Astronauts cut short spacewalk due to suit trouble

Astronauts cut short spacewalk due to suit trouble

NASA officials stressed that spacewalker Christopher Cassidy was never in any danger and experienced no symptoms of carbon dioxide buildup.

The trouble cropped up late in yesterday's spacewalk, the third for shuttle Endeavour's crew.

Mission Control notified the crew five hours into the spacewalk that the canister for removing carbon dioxide from Cassidy's suit did not seem to be working properly.
Flight controllers wanted him back inside quickly. That meant fellow spacewalker David Wolf had to go back in early, too.

Their battery replacement work outside the space station was left unfinished. Only two of four new batteries ended up being installed.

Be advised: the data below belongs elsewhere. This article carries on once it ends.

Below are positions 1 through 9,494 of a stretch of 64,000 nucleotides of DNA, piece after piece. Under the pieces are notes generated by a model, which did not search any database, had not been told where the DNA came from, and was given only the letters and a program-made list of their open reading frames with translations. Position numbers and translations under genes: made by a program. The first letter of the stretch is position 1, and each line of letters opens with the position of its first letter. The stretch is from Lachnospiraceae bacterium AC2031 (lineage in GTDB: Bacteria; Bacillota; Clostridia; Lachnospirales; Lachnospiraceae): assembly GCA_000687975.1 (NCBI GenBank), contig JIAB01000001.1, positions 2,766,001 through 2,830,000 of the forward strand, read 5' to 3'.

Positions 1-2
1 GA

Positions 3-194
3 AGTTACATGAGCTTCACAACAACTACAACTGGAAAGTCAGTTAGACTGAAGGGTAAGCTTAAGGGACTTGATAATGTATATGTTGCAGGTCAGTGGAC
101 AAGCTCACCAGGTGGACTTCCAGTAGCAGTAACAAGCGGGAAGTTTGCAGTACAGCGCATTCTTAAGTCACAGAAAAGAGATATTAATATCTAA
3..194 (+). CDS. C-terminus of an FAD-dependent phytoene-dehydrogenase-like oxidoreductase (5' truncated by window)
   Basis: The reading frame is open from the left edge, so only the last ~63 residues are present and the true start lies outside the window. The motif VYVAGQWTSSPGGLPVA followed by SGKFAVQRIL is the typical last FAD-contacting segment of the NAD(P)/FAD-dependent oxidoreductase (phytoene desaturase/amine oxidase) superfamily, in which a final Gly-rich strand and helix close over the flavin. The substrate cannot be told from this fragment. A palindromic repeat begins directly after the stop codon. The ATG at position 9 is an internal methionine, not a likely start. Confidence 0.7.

Cassidy immediately headed for the hatch. He waited there for Wolf, who was farther out on the space station. Their work site was on the far left side of the orbiting complex, along the framework that holds the huge solar wings and more than 150 feet (45 meters) from the hatch.

"I'm just going to sit here and I'm going to wait for Dave and enjoy the view," Cassidy said.

Both men were back inside and the spacewalk was over a half-hour after Mission Control's initial call to cut it short. It ended up lasting six hours, a half-hour shorter than planned.

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